Title: When Reason Breaks
Author: Cindy L. Rodriguez
Published by: Bloomsbury USA Childrens
Publishing Date: February 10th 2015
A Goth girl with an attitude problem, Elizabeth Davis must learn to control her anger before it destroys her. Emily Delgado appears to be a smart, sweet girl, with a normal life, but as depression clutches at her, she struggles to feel normal. Both girls are in Ms. Diaz’s English class, where they connect to the words of Emily Dickinson. Both are hovering on the edge of an emotional precipice. One of them will attempt suicide. And with Dickinson’s poetry as their guide, both girls must conquer their personal demons to ever be happy.
In an emotionally taut novel with a richly diverse cast of characters, readers will relish in the poetry of Emily Dickinson and be completely swept up in the turmoil of two girls grappling with demons beyond their control.
When Reason Breaks portraits depression through the stories of two main characters- Elizabeth and Emily-that experience this mental illness in very different ways. One is loud and angry and the other tries to pretend everything is okay and hides her problems from everyone. The contrast between the ways these two girls live depression are definitely what makes this book unique, as well as incredibly important. In terms of how this book talks about depression, one of the most valuable things that it does is that it shows that different kinds of relationships can help you go through bad periods of your life, but only because they bring comapany and support, never as a cure.
At the same time, this book has really good representation of other minorities. It has a latina main character and there aren’t any stereotypes surrounding her or her family. She is really smart, thoughtful and a really good writer. She is the daughter of a politician, so she grew up on the spotlight and that affects her; her father is really strict with her but he is busy with other things and has someone else to update him about her and her mother is going through some hard things of her own, so neither of them really pays her that much attention. On the other hand, one of the secondary characters comes from a latino household of supportive and caring parents, and the fact that this book shows two latino families that are so different from one another is really valuable and it reflects really well the diversity that exist within the latino community. Lastly, it also has a secondary character that comes from a family with two dads and Rodriguez handles it in a perfect way. Their son is an athlete, he is popular, he is proud of his dads and they are really involved in his life and they’re so supportive. Honestly, the representation in this book is brilliant.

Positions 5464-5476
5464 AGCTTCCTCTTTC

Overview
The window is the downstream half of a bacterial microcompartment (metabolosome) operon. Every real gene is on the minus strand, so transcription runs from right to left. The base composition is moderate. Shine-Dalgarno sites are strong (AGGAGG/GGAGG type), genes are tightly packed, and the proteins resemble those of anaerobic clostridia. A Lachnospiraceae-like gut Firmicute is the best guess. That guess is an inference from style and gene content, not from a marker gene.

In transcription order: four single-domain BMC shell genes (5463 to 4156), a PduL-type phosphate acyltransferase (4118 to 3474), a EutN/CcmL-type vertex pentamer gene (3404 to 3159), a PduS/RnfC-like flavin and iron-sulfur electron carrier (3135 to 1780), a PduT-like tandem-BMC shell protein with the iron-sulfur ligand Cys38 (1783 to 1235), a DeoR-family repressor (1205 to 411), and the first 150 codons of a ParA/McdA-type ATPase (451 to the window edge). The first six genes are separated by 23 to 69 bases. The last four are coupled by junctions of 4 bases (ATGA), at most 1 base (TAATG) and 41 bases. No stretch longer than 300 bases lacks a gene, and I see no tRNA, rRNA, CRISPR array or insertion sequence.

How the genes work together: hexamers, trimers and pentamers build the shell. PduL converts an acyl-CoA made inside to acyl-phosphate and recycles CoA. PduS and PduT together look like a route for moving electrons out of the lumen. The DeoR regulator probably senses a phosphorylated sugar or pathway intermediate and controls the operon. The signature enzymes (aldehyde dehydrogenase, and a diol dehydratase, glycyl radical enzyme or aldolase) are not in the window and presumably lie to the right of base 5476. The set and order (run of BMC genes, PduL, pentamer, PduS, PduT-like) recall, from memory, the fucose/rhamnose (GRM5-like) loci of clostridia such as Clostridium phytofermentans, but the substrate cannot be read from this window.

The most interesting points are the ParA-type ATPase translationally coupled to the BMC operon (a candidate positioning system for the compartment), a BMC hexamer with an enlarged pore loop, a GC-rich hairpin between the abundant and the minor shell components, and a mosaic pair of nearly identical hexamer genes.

Other thing this book does really well is dealing with family dynamics, it shows four households and in each one the parents are very different, that allows the book to show the importance that the presences of a parent has in a teenagers life and how – even if there aren’t perfect families – having support and love from your family compensates for many mistakes.
The last thing I want to mention is that the writing in this book flows really well and it keeps the reader connected to what’s happening. Also, the Emily Dickinson poems and references add so much to the story. At the beginning of the book, these very dark poems that the author chose set the tone of the book, they create a unique atmosphere that makes this book so much more interesting.
Rating: 4.4 stars
Have you read this book? Did you like it? Do you have it on your tbr?
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